BTO study shows why northern wrens trump their southern cousins in UK winters

A wren. Picture by John Harding/BTO

A wren. Picture by John Harding/BTO - Credit: Archant

One of Britain's smallest and most common songbirds, the wren, is prone to suffer through the country's cold winters.

But a new study shows those living further north are hardier than their southern cousins.

Research by scientists from the University of East Anglia and the British Trust for Ornithology, based in Thetford, has found that Scottish wrens are better adapted to survive colder winters than those in the south, with up to 5pc more body mass and a better ability to withstand hard frosts.

One of the report's authors James Pearce-Higgins, BTO director of science, said: 'This work indicates that each wren population is closely adapted to its local climate. There was a close correlation between the historic regional climate and the degree to which the population was resilient to severe winters.'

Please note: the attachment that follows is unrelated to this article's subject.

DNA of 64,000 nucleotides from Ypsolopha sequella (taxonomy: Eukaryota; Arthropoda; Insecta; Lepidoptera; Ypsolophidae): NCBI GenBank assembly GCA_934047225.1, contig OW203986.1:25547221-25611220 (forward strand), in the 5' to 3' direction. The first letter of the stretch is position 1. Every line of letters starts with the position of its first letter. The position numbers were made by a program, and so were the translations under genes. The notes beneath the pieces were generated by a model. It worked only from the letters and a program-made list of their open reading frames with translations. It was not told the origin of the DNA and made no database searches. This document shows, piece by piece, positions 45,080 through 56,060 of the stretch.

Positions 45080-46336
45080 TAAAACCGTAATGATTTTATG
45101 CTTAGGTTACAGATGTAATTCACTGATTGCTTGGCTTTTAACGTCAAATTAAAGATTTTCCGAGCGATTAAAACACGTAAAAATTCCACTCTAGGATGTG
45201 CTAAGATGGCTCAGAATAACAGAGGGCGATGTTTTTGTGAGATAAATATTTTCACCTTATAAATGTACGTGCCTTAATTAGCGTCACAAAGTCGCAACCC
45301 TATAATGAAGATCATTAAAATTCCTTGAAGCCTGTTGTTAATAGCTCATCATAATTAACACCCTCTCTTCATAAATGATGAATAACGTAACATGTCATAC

BTO researchers used information on wren populations collected by volunteers in the BTO/JNCC/RSPB Breeding Bird Survey, the main scheme for monitoring the population changes of the UK's common breeding birds.


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Lead author Catriona Morrison, from the University of East Anglia, said: 'Large individuals are likely to be favoured in colder regions due to the thermal advantage of larger size and their ability to store more body fat, and our findings match the pattern seen more widely across other species – a pattern known as Bergmann's rule.'

Researchers have speculated that wrens are more adaptable than other bird species as they have shorter life spans.

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